And finally, a topic I'm working on and would love to hear your input: "Be Dead to It". Have you ever been given that advice, especially in regards to enduring criticism or personal attacks? I have, and I've tried to put it into practice. But, I'm realizing that it's another case of bad advice. I've got a rough draft with some practical reasons of why it's harmful, but I'm also searching out God's word and others' input for help. If you have any thoughts on the subject, please weigh in with your comments!


08 February

A Pastor's Wife Asks: How Do I Connect With Other Pastors' Wives on Your Site??

From the inbox:
   Q. I'm not really sure what I signed up for, I still feel pretty ignorant about this blogging "dealie" LOL! But I'm up for connecting.

Signed, (a friend on facebook)
Note: If you're a pastor's wife who has a question you'd like answered here, e-mail us (askapw at pastorswivesconnection.com).

Dear PW Friend, 

I'm so glad you asked! I didn't have a question in the mailbox to answer this week. But more importantly, if you're confused, I'm sure many others are confused as well.

The purpose of this blog is to help you connect with other pw bloggers, while also allowing other pastors' wives who may not have a blog to interact with our blogging community. Here's a quick list of how to receive the most benefit from our network.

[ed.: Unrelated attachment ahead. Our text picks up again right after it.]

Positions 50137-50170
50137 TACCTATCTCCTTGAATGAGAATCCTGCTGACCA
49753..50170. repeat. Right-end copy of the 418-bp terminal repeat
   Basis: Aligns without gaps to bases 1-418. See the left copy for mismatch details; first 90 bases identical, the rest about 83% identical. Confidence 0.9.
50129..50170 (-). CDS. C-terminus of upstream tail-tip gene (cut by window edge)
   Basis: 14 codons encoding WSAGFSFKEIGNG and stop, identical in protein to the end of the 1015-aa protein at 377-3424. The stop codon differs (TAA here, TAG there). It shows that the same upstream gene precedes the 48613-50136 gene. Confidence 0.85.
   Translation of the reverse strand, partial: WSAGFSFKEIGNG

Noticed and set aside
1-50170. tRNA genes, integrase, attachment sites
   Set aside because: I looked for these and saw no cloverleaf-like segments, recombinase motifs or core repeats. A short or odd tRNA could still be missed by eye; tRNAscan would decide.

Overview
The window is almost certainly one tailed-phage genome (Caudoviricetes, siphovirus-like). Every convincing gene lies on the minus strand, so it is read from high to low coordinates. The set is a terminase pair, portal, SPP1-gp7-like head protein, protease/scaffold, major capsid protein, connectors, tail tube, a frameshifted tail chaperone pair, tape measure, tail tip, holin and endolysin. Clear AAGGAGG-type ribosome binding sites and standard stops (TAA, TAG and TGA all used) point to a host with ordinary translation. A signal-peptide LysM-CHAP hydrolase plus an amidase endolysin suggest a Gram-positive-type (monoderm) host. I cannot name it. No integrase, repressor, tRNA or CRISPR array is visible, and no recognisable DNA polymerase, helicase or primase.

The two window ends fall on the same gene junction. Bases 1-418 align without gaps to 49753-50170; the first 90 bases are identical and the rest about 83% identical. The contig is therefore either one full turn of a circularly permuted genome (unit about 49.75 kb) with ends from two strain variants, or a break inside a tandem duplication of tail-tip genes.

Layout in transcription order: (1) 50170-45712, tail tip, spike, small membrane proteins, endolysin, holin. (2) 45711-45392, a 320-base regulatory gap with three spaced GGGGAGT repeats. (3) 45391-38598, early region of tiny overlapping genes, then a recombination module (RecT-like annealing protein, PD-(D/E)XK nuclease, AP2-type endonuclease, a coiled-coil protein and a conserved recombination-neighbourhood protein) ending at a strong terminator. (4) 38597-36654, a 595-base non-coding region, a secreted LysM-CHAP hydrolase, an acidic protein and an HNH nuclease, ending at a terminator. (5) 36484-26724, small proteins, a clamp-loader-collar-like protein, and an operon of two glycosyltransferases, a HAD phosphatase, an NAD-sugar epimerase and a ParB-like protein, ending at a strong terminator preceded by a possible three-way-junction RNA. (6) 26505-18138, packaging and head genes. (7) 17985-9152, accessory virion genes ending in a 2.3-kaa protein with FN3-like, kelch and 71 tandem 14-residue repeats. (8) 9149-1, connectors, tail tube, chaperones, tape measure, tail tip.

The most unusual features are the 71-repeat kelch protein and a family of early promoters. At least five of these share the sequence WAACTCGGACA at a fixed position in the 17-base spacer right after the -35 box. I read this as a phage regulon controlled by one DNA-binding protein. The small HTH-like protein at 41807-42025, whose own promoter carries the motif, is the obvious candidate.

How to connect with other pastor's wife bloggers

  1. Help another pastor's wife.

    You don't need a blog to participate. Simply look through the Ask a PW section and comment to share your encouragement and expertise. Or submit your own question to the community and check back for replies.
  2. Use our blogroll to find other pastors' wives.

    Click here for a list of all pastors' wives, or peruse the latest updates in the sidebar. Encourage another pastor's wife with your comments, likes, etc. 
  3. Write a guest post.

    Have something on your heart you'd like to share with other pastors' wives? Submit your material to us. (Again, it's not necessary to have a personal blog to participate.) See our contributor guidelines for more information.
  4. Watch for the Weekly PW Blog Round-Up.

    Each week, I highlight recent posts from our pw community that I believe will be of interest to other pastors' wives. It may be a post about women, a neat craft, an insight on a Bible passage, a book/product review, or just a general thought about the life of a pastor's family.
  5. Let me interview you and feature your blog.

    Each week I'll also feature a new pastor's wife we can all get to know. We'll pray for you all week, too, because we're cool like that! (See this post for more details.)